On the final day teachers were encouraged in groups to use their newly acquired skills to begin developing new exemplar teaching material. Teaching topics grouped into time periods were brainstormed and then presented to the rest of the participants, with consideration of how these topics can be taught in connection to the new curriculum’s learning outcomes. Following these presentations and a final group discussion the seminar was closed by Ambassador Jan Braathu of the Royal Norwegian Embassy to Kosovo, which is providing the funding for the project. Mr Braathu expressed his delight that teachers were able to come together and take initiative in curriculum reform, and made clear the embassy’s enthusiasm to continue to support the project in the future.
This event was the first to take place within the ‘History Matters’ project, which aims to help develop the professional capacity of SHMHK in addition to supporting the process of curriculum reform. The next event is due to take place in September and will focus on the concrete development of exemplar source-based teaching activities. More details will be announced in due course on the ‘History that Connects’ section of the website and EuroClio social media.
An (Albanian) article about the event was also published on the Ministry’s website and can be read here.
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On 23-25 May 2014, the History Teachers Association of Kosovo (SHMHK) will host the inaugural training seminar of the EuroClio-supported project ‘History Matters: New Steps for History Education in Kosovo’ in Pristina
The seminar will be the first in a series that supports the implementation of the Kosovo Core Curriculum, which was produced by the Ministry of Education, Science and Technology in 2011 as part of its broader strategic plan for education. Specifically, it will train the developers of the history syllabus as part of the ongoing reform by initiating collaboration between historians, textbook authors, history educators, and curriculum developers with a focus on innovative pedagogy and methodologies of learning as well as the use of corresponding materials. This will enable history educators in Kosovo to actively contribute to the reform process with their share of the responsibility for its implementation.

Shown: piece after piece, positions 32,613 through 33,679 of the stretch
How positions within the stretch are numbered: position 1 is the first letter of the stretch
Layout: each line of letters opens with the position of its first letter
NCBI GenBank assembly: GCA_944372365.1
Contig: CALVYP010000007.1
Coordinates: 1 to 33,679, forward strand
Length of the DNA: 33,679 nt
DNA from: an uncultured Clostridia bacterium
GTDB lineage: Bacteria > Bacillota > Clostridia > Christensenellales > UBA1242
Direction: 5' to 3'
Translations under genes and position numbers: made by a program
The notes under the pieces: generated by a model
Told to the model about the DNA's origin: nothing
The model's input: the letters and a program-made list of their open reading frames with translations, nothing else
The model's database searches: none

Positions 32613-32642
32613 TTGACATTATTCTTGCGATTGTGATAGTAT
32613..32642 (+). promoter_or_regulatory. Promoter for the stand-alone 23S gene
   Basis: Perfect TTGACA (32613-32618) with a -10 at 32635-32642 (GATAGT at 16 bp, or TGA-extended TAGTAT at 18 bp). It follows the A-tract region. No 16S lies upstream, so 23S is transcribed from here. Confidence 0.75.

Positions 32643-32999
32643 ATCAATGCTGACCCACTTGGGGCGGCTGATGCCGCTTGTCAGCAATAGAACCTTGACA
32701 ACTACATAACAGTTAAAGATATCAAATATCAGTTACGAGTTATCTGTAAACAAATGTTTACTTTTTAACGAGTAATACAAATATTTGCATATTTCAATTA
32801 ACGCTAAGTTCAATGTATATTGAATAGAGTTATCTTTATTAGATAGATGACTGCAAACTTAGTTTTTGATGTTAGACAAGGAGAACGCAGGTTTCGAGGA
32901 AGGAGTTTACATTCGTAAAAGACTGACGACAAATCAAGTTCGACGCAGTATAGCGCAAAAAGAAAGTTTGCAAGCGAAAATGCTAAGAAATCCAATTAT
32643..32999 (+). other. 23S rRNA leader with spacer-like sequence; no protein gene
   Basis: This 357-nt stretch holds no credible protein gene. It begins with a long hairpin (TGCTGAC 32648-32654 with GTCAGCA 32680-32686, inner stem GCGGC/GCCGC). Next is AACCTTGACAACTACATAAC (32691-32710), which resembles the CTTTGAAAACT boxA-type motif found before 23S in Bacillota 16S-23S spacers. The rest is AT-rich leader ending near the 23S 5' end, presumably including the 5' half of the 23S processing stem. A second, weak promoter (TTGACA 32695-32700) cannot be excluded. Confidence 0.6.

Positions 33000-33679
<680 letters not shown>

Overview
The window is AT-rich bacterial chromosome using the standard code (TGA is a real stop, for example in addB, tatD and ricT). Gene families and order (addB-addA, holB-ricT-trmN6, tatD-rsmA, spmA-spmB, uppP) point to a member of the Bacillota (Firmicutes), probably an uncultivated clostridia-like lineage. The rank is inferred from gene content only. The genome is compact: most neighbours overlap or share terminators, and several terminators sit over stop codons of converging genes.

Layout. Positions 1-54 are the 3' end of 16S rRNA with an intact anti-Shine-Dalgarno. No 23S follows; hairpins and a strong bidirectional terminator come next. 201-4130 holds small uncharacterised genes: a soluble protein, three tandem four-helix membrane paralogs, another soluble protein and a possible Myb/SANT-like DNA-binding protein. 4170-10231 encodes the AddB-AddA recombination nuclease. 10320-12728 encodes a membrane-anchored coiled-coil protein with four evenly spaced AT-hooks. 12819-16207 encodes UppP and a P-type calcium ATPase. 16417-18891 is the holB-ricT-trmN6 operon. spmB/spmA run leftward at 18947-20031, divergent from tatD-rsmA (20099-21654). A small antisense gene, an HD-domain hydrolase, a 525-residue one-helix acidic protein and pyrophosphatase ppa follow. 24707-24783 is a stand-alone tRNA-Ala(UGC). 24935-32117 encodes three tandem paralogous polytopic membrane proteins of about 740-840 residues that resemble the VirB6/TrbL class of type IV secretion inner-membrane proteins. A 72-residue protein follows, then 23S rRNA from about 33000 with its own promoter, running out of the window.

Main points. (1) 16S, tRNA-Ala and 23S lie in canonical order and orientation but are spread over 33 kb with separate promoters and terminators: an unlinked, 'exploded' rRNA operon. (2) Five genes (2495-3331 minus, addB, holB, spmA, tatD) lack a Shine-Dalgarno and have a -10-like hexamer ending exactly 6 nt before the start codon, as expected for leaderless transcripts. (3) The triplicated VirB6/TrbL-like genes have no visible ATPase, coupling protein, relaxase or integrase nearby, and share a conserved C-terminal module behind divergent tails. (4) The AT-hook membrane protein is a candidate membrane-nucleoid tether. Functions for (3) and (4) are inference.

The seminar will be attended by approximately thirty participants comprising of prominent history teachers and key figures within the education sector in Kosovo. International experts Luisa Black (Portugal), Martin Liepach (Germany) and Ian Phillips (UK) will host workshops based on learning outcomes of the Core Curriculum in order to train participants on how these objectives can be implemented on a practical level in the classroom. On the final morning of the seminar, participants will be encouraged to use their newly acquired knowledge to help develop new curricula material. The event will also include a study visit to a site of historic interest near Pristina.
More information about the event can be found in the attached draft programme, and on the website page of the project, which will be updated with further content as it progresses.